Carbon nanotubes (CNTs) exhibit unique and remarkably diverse electronic, optical and mechanical properties, implying potential applications ranging from ultrastrong composite materials to organic solar cells, organic light emitting diodes (O-LEDs), thin-film transistors, biomolecular sensors, nano-electro-mechanical devices (NEMS) and nanofluidic systems. This diversity in properties is at the same time a major challenge in the study and applications of CNTs, as synthesis methods produce a mixture of structures, and their virtual insolubility has long hindered their processing and purification. However, important breakthroughs have been made in our lab in the processing (by solubilization using natural bile salt surfactants), spectroscopic characterization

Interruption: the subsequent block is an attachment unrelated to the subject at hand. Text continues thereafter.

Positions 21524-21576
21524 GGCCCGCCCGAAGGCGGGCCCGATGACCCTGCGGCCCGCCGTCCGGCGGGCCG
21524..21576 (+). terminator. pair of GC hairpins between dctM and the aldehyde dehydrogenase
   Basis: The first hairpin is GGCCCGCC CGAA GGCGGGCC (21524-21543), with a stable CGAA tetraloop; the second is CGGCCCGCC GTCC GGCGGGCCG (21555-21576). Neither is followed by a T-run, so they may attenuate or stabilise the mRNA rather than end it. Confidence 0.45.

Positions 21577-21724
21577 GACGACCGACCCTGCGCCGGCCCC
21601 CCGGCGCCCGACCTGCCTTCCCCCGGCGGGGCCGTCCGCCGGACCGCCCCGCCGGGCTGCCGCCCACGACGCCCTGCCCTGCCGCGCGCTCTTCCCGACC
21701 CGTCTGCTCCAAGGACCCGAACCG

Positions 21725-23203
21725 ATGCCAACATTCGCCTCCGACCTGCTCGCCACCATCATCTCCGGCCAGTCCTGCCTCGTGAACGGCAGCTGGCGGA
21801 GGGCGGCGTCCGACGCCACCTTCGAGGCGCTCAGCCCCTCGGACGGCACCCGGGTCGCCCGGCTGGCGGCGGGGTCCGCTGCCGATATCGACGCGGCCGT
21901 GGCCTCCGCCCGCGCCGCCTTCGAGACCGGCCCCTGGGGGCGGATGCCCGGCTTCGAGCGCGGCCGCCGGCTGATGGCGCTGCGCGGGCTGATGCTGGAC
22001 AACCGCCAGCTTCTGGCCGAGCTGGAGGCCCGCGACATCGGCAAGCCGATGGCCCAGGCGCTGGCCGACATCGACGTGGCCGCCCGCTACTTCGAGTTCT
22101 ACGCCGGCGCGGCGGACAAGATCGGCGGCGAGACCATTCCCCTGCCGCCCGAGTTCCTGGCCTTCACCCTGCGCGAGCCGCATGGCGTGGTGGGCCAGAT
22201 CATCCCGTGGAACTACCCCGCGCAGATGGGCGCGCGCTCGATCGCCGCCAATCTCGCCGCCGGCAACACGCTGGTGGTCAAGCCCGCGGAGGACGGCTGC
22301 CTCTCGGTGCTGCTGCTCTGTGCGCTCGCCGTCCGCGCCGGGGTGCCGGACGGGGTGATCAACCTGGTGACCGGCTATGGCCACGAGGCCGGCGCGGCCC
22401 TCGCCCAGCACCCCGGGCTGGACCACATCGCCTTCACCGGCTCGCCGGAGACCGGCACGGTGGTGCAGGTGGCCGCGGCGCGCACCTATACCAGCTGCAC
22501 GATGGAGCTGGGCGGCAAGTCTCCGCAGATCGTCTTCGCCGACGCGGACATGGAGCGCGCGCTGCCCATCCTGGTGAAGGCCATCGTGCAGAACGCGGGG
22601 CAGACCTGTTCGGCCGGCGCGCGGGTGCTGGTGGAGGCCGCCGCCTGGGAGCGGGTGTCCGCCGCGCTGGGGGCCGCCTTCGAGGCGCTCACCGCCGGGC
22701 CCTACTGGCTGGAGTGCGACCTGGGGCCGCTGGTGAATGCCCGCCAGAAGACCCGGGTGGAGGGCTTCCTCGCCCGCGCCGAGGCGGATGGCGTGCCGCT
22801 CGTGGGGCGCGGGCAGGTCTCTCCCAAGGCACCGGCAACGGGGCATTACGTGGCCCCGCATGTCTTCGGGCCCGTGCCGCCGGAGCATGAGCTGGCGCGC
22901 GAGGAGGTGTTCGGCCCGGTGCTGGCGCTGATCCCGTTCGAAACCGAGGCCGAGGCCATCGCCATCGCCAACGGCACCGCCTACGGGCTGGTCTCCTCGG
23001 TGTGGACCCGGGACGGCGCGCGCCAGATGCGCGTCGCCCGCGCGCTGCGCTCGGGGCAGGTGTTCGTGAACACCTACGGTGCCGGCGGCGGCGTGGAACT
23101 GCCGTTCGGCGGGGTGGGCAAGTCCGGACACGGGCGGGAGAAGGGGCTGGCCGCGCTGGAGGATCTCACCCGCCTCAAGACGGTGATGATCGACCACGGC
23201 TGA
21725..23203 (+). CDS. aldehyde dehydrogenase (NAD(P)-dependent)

(thanks to the high resolution achieved on the individualized, surfactant coated CNTs), and purification of CNTs (by density gradient ultracentrifugation [DGU] of the solubilized tubes). E.g., we recently demonstrated that empty (intact, end-capped) and water-filled (opened) CNTs coexist in aqueous solution, that these can be separated by DGU, and that the former posses far more ideal, unperturbed properties than the commonly used (unwittingly) water-filled tubes. All this opens a wide range of high-impact research opportunities. The empty (and full-length) CNTs allow for an enhanced further sorting according to diameter, electronic type (metallic and semiconducting), chirality, and even handedness, through density gradient ultracentrifugation. Further
development of these separation/preparation methods will be combined with advanced optical spectroscopic techniques, for which our lab is particularly well equipped, to study the enhanced properties of these newly isolated intact CNTs, and their composites with organic functional molecules and polymers.